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News > Feature - Boxing: Juggling day-to-day duties with Air Force 178-pound championship
Airman wins third 178-pound AF boxing championship
Capt. David Suszko, 319th Missile Squadron, works the mitts with Capt. Rodney Ellison, 319th MS, Jan. 29 at the Fall Hall Community Center. Captain Ellison has been the Air Force light heavyweight boxing champion and second in the Defense Department for the past three years (U.S. Air Force photo/Staff Sgt. Chad Thompson).
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Boxing: Juggling day-to-day duties with Air Force 178-pound championship

Posted 2/20/2008   Updated 2/20/2008 Email story   Print story


by Staff Sgt. Chad Thompson
90th Space Wing Public Affairs

2/20/2008 - F.E. WARREN AIR FORCE BASE, Wyo. -- This Airman has grown up watching some of boxing's greatest fighters such as Mike Tyson, Sugar Ray Leonard and Evander Holyfield. But he holds the right to call himself the best in the Air Force because he has held the Air Force light heavyweight boxing championship since 2006.

Capt. Rodney Ellison, 319th Missile Squadron, won his third Air Force boxing championship at the 178-pound weight class Jan. 19 at Lackland Air Force Base, Texas.
He began his boxing career in late 2000 as a junior at the U.S. Air Force Academy.

"My roommate was on the boxing team and he talked me into joining him for a practice," Captain Ellison said. "The next morning I woke up sore in places on me that I didn't even know I had muscles. So I went to another practice just to work out the soreness."

After about a month of practices he said he was hooked.

"The coach walked up to me one day and asked me when I wanted to have my first fight," Captain Ellison said. "Then I looked at him and asked if I was on the team. The coach said that since I had been showing up for practice for about a month I was on the team."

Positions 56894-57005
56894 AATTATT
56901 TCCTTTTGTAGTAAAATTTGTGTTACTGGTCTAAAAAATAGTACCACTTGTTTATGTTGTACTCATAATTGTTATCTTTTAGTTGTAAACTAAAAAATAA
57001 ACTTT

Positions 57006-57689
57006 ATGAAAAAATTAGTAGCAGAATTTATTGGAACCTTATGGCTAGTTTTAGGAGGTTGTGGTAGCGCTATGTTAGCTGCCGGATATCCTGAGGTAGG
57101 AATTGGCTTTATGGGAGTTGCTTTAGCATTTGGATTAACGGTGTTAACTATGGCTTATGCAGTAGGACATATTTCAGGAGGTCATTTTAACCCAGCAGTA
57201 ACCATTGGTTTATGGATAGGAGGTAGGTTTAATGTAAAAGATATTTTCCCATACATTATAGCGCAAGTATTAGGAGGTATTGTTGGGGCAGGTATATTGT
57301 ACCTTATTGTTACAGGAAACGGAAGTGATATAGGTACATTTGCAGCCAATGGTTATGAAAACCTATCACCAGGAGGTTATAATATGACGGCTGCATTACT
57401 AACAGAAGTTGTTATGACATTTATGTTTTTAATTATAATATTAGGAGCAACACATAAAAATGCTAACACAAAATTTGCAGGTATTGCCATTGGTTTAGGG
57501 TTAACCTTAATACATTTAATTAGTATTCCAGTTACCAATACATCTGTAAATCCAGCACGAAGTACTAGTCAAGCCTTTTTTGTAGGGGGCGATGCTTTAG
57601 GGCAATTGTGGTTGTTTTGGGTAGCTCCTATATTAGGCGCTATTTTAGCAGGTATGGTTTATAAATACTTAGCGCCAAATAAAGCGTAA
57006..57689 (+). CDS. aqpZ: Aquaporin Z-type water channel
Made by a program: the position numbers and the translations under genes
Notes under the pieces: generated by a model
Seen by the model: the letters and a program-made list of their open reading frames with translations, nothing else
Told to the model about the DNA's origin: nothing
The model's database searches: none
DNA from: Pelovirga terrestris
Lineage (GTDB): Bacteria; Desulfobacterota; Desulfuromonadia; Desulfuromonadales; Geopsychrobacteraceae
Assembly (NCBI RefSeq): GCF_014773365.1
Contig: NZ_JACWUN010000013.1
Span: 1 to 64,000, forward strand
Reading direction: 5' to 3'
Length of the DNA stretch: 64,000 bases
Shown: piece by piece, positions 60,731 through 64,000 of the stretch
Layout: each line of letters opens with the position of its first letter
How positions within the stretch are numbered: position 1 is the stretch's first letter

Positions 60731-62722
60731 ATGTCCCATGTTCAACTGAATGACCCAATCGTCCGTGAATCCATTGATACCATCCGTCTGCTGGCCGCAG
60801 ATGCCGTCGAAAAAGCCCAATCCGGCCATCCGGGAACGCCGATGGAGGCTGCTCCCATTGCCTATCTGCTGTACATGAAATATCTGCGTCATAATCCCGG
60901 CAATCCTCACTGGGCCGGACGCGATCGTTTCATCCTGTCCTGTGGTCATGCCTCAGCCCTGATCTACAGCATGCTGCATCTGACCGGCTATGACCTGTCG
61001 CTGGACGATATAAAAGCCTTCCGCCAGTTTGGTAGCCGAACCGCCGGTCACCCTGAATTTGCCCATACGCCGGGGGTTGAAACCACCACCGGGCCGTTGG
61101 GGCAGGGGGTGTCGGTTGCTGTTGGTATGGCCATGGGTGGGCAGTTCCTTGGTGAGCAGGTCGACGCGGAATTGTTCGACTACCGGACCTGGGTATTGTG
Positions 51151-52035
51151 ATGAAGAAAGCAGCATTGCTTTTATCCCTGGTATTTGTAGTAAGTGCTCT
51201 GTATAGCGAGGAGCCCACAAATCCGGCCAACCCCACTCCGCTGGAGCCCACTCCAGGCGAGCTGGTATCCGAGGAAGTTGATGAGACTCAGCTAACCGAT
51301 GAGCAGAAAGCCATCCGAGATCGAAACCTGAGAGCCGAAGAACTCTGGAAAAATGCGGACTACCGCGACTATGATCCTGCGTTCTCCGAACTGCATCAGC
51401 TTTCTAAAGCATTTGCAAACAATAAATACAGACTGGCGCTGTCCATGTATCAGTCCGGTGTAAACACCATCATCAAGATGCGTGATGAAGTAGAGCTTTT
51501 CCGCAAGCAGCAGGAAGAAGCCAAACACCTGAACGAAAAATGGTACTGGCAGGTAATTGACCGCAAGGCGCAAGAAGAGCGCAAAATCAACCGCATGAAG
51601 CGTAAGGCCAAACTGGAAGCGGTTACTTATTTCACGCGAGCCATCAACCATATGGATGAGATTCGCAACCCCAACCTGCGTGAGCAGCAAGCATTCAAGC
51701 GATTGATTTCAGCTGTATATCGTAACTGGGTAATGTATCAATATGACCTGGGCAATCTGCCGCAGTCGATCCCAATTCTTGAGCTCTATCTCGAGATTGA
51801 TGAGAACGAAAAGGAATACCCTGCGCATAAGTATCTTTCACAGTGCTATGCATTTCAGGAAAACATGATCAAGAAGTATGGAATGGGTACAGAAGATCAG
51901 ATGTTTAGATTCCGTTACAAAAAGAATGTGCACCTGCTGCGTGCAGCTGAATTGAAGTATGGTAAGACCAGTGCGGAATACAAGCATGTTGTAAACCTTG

Captain Ellison's first fight didn't go as planned but he said it only made him train harder.

"In my first fight I got my butt kicked," he said. "But I'm the type of person that feeds off of failure. So I trained harder.

"My next real fight was during an academy meet," he added. "I came in third place for the academy open. It was in a split-decision fight that was too close to call."

From there he continued to train and won several other boxing tournaments including the 2001 wing open and western open. And he came in third place in the collegiate championship, which was all in his first year of boxing.

After graduating in 2002 Captain Ellison didn't lace up his gloves until arriving to Warren in 2005.

Then weighing almost 235 pounds, he used boxing to get back into shape after a knee injury. He trained hard, lost 60 pounds and started competing again.

Since then he hasn't looked back, winning the Air Force 178-pound title in 2006, 2007 and 2008. He trains about five days a week and he even fits in a workout when he is out in the field.

"I take a rope and my gloves out to the field with me," the missileer said. "They have a heavy bag at most of the missile alert facilities so I can still work out. That and the boxing team has grown so much that there could be a maintenance guy or a security forces troop that is out there to practice with some days."

Captain Ellison said juggling work and boxing is difficult but he has been blessed that his leadership gives him time off work to compete at the Air Force level.

With an amateur boxing record of 36-9, with seven fights being referee stops contest, Captain Ellison is a seasoned veteran but that doesn't mean he isn't still learning.

"In the past three years I have had eight losses," he said. "Every loss pushed me to work harder and I have watched the tapes of the fights to improve.

"I have looked hard at things I am weak at and done what I could to eliminate those weaknesses," he explained. "And I have analyzed the things that people used to beat me and understood why they did. I would say I have become a student of boxing."

A strong work ethic is important but having a good coach helps, and Captain Ellison said that he has had some of the best.

"As far as coaching, I have been blessed to be coached by some of the top coaches in amateur boxing," he said. "Ed Weichers, the head coach of the Air Force Academy, has been inducted to the Boxing Hall of Fame; Tomas Pacheco, Cheyenne Boxing Club head coach, has coached three National Champions; and Coach Ed Rivas, All-Air Force Boxing Team coach, has coached amateur to professional and has been asked to prepare guys for top ranked competitions.

"Every coach brings something new to the table," Captain Ellison said. "You just have to be willing to learn and take everything in. Boxing comes with experience."

Captain Ellison said it's his work ethic, great coaching and a never-say-die attitude that has gotten him to where he is today.

He has been the best boxer in the 178-pound category in the Air Force for the past three years and plans to keep it that way.

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